This position can be in-office in NYC or remote work-from-home. Remote U.S. candidates are encouraged to apply.
AdThrive.com helps serious bloggers make more money with the ads on their site by acting as their trusted expert guide in the wild-west like world of online advertising. This means helping them figure out which ad placements to use, how to develop an ad strategy, and then actually installing that strategy for them. Through our work, we help the best creators and contributors on the web, people who have a passion for their craft (cooking, decorating, parenting, finance, investing) get to write about their passion and be paid to live their dream. We help bloggers leave their full-time jobs and stay home with their kids. We help struggling families pay their bills and find hope. We support the people who are creating the internet!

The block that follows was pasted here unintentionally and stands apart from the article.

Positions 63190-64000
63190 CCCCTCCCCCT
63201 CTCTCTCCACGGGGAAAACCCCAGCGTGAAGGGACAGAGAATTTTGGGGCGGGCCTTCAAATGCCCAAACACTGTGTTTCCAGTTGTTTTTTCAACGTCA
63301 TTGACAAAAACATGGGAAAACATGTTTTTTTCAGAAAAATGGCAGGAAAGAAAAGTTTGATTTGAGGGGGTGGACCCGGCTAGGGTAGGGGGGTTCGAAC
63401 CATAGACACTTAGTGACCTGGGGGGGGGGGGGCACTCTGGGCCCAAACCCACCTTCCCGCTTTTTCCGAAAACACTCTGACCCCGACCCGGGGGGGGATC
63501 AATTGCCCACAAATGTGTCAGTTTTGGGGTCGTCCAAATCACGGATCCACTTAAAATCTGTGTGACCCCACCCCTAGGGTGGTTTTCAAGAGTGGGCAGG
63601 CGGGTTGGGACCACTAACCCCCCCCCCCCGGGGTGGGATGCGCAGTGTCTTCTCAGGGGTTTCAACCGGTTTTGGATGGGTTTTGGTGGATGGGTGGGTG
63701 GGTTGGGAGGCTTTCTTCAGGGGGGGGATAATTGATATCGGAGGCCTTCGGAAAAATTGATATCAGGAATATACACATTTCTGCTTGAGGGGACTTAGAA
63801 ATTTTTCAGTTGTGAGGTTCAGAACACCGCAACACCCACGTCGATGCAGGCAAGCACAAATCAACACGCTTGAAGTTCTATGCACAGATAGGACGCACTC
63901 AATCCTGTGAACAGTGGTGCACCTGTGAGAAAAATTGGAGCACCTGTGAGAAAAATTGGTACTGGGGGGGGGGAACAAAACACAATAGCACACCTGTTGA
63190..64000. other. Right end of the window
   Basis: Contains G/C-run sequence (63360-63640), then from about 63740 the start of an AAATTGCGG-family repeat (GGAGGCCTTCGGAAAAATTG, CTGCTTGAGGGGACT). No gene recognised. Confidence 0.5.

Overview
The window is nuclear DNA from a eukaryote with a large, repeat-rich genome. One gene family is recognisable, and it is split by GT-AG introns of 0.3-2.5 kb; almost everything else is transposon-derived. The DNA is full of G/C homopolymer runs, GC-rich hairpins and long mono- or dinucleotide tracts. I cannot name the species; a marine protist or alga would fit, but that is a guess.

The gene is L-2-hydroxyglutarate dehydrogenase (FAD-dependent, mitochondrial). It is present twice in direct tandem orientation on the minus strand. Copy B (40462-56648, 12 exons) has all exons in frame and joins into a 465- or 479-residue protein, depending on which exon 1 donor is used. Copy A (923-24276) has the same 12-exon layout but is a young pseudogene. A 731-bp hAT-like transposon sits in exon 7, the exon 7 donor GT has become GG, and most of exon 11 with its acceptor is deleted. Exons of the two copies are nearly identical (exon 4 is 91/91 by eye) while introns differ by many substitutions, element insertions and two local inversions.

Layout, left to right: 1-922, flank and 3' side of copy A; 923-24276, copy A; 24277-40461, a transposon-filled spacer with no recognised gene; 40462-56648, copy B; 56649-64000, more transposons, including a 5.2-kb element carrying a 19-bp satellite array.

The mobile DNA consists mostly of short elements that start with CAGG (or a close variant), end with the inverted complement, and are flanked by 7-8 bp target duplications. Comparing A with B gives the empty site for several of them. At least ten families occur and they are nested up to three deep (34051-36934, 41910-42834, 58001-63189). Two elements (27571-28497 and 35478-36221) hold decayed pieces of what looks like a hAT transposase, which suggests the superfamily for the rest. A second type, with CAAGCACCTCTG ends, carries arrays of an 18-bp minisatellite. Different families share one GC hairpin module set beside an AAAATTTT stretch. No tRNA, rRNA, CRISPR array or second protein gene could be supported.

As an AdThrive Ad Performance Analyst, you’re the kind of person who is passionate about analytics, problem solving and productivity. On top of a strong attention to detail, you also have a desire to help people and do work that makes a difference. The thought of helping families earn enough money for parents to stay home with their kids or pay off debts would be extremely rewarding to you.
We are looking for someone with the right mix of comfort in high-productivity environments doing extremely repetitive tasks while collaborating well with a virtual team. Ad Performance Analysts login each day to a list of clients whose ad performance needs a deep dive to determine whether something is affecting their ad earnings or not and whether there are any changes to their ad layout we would recommend. The tasks for each deep dive are very repetitive and while each site represents its own puzzle, the Ad Performance Analyst uses the same collection of tools & processes over and over to troubleshoot an array of different potential issues.
This is a job with a never-ending list of sites to check, so you must be good logging-in, grinding through a list of 20 sites to check, logging-off and doing the same thing again for every work day.
Day in the Life:
You’ll do well if you have: